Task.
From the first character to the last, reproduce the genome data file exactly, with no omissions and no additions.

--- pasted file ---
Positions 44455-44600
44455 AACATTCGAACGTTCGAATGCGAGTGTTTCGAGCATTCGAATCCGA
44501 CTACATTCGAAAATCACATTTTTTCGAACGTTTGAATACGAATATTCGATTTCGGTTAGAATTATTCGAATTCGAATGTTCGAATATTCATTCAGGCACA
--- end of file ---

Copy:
Positions 44455-44600
44455 AACATTCGAACGTTCGAATGCGAGTGTTTCGAGCATTCGAATCCGA
44501 CTACATTCGAAAATCACATTTTTTCGAACGTTTGAATACGAATATTCGATTTCGGTTAGAATTATTCGAATTCGAATGTTCGAATATTCATTCAGGCACA